From the New York Times science section:
Human footprints found in New Mexico are about 23,000 years old, a study reported, suggesting that people may have arrived long before the Ice Age’s glaciers melted.
By Carl Zimmer
Sept. 23, 2021
Ancient human footprints preserved in the ground across the White Sands National Park in New Mexico are astonishingly old, scientists reported on Thursday, dating back about 23,000 years to the Ice Age.
… For decades, many archaeologists have maintained that humans spread across North and South America only at the end of the last ice age. They pointed to the oldest known tools, including spear tips, scrapers and needles, dating back about 13,000 years. The technology was known as Clovis, named for the town of Clovis, N.M., where some of these first instruments came to light.
The age of the Clovis tools lined up neatly with the retreat of the glaciers. That alignment bolstered a scenario in which Siberian hunter-gatherers moved into Alaska during the Ice Age, where they lived for generations until ice-free corridors opened and allowed them to expand southward.
We know the Clovis era population of 13,000 years ago was a very big deal because the Americas’ mega-fauna, such as woolly mammoths and sabre-tooth tigers, soon began to die off and go extinct. Rather than blame it on the ancestors of the American Indians eating them, it’s polite to blame the extinctions on climate change: you see, at the end of Ice Ages, the weather got nicer, so all the giant beasts just died from joy, or something. For example, the La Brea Tarpits museum explains that during the Ice Age, the climate of Los Angeles was like the Monterey Peninsula south of San Francisco today, so of course the giant beasts all just died (because how could they possibly walk all the way to the Monterey Peninsula?).
The study at White Sands now adds a new line of evidence for an early arrival: Instead of tools, the researchers have found footprints.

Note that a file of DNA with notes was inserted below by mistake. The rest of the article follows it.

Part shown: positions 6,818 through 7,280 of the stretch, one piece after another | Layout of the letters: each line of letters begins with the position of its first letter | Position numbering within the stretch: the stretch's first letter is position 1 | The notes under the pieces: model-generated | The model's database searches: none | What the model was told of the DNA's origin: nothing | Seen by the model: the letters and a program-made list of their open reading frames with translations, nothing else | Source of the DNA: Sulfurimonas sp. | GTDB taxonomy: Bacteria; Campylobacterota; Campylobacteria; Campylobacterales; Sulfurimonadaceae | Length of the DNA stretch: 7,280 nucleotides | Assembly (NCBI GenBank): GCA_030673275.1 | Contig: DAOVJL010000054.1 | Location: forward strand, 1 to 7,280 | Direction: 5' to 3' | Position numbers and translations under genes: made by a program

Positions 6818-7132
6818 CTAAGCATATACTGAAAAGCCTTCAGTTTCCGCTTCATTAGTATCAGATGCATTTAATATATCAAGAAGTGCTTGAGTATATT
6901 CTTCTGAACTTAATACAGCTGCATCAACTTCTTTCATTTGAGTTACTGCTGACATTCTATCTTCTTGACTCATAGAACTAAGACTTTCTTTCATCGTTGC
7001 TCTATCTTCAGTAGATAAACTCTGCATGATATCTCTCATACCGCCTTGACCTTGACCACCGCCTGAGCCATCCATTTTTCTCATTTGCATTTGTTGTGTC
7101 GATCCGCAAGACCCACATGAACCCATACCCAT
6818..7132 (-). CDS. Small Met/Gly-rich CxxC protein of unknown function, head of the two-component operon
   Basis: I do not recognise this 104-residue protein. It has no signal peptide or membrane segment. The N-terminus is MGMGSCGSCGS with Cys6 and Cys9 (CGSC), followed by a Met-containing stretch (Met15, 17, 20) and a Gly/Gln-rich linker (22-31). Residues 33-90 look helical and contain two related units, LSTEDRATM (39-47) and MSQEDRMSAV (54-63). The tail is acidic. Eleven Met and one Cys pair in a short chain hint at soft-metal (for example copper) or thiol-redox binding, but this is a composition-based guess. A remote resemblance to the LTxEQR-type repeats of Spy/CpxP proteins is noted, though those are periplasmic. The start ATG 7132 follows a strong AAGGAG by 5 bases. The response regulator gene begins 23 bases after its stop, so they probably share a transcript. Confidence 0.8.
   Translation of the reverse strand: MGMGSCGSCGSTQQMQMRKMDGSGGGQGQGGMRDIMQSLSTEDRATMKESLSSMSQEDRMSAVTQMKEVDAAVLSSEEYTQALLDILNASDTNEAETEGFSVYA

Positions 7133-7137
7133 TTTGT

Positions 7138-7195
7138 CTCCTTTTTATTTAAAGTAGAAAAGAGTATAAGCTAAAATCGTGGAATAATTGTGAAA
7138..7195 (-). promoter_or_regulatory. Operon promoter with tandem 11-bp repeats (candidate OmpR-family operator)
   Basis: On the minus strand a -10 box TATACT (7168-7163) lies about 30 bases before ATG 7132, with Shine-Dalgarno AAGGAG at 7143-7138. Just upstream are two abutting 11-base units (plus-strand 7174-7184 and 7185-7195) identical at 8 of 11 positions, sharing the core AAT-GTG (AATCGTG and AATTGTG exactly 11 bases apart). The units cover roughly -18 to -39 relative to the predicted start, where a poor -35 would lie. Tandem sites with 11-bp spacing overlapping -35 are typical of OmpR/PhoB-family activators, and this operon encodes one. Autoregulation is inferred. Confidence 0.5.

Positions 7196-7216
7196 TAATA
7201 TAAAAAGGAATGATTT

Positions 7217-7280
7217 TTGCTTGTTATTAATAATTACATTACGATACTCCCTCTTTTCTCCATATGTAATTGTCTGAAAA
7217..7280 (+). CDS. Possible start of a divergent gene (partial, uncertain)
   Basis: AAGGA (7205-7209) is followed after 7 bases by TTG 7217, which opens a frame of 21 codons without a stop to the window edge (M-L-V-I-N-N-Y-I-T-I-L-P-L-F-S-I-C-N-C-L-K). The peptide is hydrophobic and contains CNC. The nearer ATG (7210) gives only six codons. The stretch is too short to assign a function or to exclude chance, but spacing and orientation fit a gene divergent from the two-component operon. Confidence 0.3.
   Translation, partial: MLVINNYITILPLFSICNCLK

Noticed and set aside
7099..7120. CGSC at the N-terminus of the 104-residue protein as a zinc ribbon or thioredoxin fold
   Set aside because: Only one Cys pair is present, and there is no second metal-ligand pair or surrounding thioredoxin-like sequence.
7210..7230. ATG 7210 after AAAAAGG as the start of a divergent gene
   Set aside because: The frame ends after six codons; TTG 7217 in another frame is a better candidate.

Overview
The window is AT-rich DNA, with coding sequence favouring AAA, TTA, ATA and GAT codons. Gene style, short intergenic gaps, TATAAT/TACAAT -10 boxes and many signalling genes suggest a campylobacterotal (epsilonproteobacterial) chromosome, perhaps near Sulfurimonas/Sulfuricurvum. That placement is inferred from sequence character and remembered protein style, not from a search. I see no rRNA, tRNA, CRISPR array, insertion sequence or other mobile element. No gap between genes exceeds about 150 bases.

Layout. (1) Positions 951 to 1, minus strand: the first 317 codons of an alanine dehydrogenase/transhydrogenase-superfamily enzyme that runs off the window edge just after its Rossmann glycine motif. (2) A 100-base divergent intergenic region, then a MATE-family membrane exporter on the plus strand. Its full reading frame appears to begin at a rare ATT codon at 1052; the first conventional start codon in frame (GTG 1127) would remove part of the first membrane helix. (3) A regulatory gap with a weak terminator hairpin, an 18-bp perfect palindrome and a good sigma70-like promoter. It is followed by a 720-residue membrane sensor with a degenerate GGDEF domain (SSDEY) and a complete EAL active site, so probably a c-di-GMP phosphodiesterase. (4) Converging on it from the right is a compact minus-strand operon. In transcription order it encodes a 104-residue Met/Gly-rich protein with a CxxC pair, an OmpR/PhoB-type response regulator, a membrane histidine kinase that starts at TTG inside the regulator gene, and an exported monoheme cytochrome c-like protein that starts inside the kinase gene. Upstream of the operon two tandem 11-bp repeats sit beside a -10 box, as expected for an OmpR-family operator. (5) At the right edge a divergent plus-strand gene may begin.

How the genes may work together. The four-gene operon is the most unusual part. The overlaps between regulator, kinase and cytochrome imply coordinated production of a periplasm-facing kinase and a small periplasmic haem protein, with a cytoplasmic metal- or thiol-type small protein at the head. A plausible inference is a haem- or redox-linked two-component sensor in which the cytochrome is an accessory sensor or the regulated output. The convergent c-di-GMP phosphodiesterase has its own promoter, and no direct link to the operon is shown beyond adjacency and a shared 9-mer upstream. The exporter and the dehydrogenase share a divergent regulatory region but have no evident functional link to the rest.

The footprints were first discovered in 2009 by David Bustos, the park’s resource program manager. Over the years, he has brought in an international team of scientists to help make sense of the finds.
Together, they have found thousands of human footprints across 80,000 acres of the park. One path was made by someone walking in a straight line for a mile and a half. Another shows a mother setting her baby down on the ground. Other tracks were made by children. …
Mammoths, dire wolves, camels and other animals left footprints as well. One set of prints showed a giant sloth avoiding a group of people, demonstrating that they were in close company. …
The scientists dug a trench near one cluster of human and animal footprints to get a tighter estimate of their age. On the side of the trench, they could see layer after layer of sediment. Carefully mapping the surrounding ground, they were able to trace the footprints of humans and animals to six layers in the trench, interspersed with eleven seed beds.
The researchers collected ditch grass seeds from each bed and measured their carbon. These measurements confirmed the initial results: The oldest footprints at the site — left by an adult human and a mammoth — were located below a seed bed dating back about 22,800 years.
In other words, the people who left the footprints walked around White Sands about 10,000 years before the Clovis people. The youngest footprints, the researchers estimated, dated to about 21,130 years ago. That meant that people lived or regularly visited the lake for about 2,000 years.
… Dr. Potter praised the White Sands team for their care in the new study, saying that it is the strongest case yet made for people in the Americas before 16,000 years ago. But he would feel more confident in the extraordinary age of the prints, he said, if there were other lines of evidence beyond the ditch grass seeds. The seeds could have absorbed older carbon from the lake water, making them seem older than they really are.
So, don’t take this as for sure.
But if true, it would suggest that somebody got here long before the proto-American Indians of Clovis. Interestingly, they didn’t wipe out much of the mega-fauna. Maybe they went more or less extinct? If so, did they die off on their own or did the proto-Indians kill them?
And how closely related were they to subsequent American Indians? Perhaps the same people kept going back and forth from Siberia to Alaska and occasionally getting past the glacier barrier that cut off Alaska from the rest of the Americas. But 10,000 years is a long time to retain genetic continuity in Eurasia (as opposed to on an island).
A few years ago, a curious discovery was made among a few tribes deep in the Amazon: a small percentage of their DNA didn’t look like that of any other Amerindians. The researchers compared it to the DNA of Andaman Islanders in the Indian Ocean. Nobody really has a clue about this finding, but maybe they are descended in slight part from the mysterious White Sands people?